The Volsky declaration sheds no light on Petitioner's contention that he sent a motion to withdraw his guilty plea to the San Diego County Superior Court, because the declaration refers only to searches for habeas petitions. Petitioner submits a copy of the motion to withdraw his plea in the superior court which is dated March 8, 2004, but contends that it was sent at an earlier, unstated date, and he alleges that he inquired of the superior court of the status of his motion on December 5, 2003.
In order for statutory tolling to have been available, Petitioner would have had to submit a state petition for post-conviction relief prior to the expiration of the statute of limitations on June 10, 1998, unless equitable tolling applied during that first year. Because Petitioner contends that he did not challenge his California conviction until he learned that he had violated probation when he discovered a warrant for his arrest had been issued, the earliest possible date statutory tolling could have begun based on Petitioner's motion to withdraw his guilty plea was sometime after he became aware of his probation revocation. As District Judge Lorenz noted in his remand Order, Petitioner had not described the circumstances in which he learned of his probation violation, the date he discovered that fact, nor the reasons for the delay. (See 7/3/06 Order at 5.) Although Petitioner now explains that the delay in discovering his probation violation was caused by the fact that he had been released from custody for fourteen months without having his probation violated, and therefore did not believe himself to be on probation, or that the delay in discovering he was on probation was somehow caused by a failure to accommodate his disability, he continues to refuse to identify the date he became aware he was on probation or became aware that a warrant had been issued based on his probation violation. However, the record is clear that his probation was revoked and a warrant issued for his arrest on or about November 6, 1998. Therefore, even if he was immediately notified that his probation had been violated and a warrant issued for his arrest, and he immediately submitted his motion to withdraw his plea, and he diligently and properly pursued his state court remedies from that point on, the motion to withdraw the plea was still submitted several months after the statute of limitations expired on June 10, 1998.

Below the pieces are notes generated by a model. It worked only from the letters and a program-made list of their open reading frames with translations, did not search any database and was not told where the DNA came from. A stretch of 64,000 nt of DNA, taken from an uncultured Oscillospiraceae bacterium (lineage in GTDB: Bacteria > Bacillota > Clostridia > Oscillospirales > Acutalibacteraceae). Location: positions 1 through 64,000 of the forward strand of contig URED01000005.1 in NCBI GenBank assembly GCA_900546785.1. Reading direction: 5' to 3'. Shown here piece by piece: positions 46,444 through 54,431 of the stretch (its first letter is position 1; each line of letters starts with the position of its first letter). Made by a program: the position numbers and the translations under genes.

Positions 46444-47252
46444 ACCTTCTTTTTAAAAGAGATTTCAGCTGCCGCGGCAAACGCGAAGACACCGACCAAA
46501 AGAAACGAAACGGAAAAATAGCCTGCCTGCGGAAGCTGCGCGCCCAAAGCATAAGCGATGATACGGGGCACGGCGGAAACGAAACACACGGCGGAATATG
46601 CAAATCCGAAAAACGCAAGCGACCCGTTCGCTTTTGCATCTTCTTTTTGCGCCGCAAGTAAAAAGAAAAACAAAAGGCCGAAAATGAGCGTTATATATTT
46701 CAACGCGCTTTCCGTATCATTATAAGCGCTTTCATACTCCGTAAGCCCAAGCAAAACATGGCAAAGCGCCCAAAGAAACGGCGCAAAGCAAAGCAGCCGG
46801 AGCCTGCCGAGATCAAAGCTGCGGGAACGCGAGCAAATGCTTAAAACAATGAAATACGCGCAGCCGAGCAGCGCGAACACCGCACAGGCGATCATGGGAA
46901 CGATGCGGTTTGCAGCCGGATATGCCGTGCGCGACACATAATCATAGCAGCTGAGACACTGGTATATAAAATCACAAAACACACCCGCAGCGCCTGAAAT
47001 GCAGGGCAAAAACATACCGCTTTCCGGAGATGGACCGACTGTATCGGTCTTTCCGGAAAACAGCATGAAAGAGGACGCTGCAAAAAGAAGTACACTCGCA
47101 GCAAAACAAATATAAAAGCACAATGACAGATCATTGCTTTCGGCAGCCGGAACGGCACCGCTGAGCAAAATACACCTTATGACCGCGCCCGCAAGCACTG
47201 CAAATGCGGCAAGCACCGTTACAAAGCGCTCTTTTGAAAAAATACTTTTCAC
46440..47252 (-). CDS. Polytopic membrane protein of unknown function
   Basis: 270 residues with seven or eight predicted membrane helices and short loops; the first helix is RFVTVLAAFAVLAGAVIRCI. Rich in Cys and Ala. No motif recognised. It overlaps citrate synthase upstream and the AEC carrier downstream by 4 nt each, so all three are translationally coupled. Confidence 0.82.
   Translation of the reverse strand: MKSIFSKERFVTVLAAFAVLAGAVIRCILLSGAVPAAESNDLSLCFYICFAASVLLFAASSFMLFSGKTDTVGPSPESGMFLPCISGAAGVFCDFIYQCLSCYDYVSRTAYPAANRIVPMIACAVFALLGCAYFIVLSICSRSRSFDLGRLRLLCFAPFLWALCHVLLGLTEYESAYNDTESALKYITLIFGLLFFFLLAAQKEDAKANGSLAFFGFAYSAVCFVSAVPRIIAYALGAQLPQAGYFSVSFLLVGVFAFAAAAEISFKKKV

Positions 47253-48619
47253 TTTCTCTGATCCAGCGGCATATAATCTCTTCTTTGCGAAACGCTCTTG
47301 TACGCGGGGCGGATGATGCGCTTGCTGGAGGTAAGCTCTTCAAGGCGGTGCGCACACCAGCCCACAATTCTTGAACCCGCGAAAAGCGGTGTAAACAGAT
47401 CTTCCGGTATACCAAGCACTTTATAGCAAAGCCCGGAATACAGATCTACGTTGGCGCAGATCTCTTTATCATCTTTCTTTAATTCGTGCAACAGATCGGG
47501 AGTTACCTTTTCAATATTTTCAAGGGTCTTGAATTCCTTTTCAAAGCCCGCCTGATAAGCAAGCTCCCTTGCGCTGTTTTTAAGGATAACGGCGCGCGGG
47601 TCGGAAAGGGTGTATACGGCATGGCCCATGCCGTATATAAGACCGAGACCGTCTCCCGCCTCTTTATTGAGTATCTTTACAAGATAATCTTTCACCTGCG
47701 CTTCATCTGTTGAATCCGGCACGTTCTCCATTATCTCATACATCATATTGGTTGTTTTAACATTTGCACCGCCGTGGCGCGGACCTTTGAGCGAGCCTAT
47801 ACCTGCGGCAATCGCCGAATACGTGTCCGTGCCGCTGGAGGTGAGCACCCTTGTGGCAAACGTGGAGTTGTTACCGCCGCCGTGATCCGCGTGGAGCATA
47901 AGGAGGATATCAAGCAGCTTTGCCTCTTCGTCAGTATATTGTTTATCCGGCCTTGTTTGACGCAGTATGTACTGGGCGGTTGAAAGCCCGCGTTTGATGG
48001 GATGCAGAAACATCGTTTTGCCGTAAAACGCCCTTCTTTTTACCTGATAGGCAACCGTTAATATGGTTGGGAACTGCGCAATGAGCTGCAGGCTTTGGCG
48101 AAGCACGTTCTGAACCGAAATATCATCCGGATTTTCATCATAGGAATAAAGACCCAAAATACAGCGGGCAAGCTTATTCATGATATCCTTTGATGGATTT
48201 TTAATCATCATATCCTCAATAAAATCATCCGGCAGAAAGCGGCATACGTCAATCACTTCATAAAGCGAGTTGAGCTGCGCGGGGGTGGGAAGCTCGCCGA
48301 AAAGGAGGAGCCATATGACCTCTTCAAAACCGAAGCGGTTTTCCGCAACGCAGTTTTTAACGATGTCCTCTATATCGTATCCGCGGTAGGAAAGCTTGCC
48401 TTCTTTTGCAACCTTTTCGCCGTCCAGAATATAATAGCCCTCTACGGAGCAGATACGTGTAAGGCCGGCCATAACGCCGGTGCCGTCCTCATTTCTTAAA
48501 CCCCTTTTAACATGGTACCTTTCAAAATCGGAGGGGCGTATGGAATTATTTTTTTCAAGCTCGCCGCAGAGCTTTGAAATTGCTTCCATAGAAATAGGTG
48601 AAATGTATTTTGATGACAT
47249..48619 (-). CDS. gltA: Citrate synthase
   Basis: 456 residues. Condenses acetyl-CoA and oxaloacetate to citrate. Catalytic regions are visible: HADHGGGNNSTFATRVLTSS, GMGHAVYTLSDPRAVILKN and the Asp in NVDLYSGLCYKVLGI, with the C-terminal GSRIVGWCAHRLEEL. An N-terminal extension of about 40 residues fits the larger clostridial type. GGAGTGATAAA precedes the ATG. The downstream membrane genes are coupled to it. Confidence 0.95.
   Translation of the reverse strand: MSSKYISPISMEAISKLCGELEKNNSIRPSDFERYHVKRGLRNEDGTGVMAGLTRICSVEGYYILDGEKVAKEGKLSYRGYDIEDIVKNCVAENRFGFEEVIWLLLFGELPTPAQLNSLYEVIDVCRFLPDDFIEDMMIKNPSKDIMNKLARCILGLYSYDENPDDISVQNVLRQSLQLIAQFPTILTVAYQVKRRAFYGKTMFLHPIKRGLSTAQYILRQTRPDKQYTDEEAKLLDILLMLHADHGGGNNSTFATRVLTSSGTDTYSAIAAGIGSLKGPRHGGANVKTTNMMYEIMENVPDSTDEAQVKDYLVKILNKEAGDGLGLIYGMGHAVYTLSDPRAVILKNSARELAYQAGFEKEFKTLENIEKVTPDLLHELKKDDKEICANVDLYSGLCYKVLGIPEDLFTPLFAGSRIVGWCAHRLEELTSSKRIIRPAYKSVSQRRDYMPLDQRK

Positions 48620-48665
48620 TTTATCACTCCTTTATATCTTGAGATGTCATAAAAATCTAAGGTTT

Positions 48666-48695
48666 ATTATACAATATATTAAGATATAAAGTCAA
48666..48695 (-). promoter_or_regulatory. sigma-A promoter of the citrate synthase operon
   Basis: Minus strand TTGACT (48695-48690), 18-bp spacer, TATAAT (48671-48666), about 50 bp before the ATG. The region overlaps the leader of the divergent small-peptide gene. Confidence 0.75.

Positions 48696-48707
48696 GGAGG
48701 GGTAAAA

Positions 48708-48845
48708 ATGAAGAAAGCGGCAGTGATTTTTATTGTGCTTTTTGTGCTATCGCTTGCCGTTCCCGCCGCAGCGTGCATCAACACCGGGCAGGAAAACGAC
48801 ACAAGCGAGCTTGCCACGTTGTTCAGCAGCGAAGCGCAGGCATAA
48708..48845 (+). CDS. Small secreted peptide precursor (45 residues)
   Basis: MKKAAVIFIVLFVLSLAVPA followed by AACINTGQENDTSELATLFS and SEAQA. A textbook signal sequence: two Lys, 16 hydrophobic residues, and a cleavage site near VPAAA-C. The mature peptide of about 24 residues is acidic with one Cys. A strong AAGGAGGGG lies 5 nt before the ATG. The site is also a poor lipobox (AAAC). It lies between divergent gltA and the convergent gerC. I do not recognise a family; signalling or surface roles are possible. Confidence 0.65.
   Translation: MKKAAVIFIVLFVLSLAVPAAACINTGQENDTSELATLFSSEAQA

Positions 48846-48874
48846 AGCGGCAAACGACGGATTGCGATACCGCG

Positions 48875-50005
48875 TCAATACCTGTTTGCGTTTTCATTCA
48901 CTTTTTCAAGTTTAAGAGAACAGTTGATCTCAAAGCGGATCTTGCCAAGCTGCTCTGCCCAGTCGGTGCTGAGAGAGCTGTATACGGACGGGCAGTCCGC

Moreover, even if Petitioner submitted his motion to withdraw his guilty plea prior to the expiration of the limitations period on June 10, 1998, he admits that he did not inquire about the status of his motion to withdraw his guilty plea until December 5, 2003. Thus, even if he did file his motion to withdraw his guilty plea prior to the expiration of the statute of limitations, his lack of diligence in waiting nearly five years in following up on the status of the motion to withdraw his plea would preclude statutory tolling for the period the motion to withdraw was submitted but not ruled upon. See Pace, 544 U.S. at 418 (stating that petitioner must show that he pursued "his rights diligently to obtain" tolling.)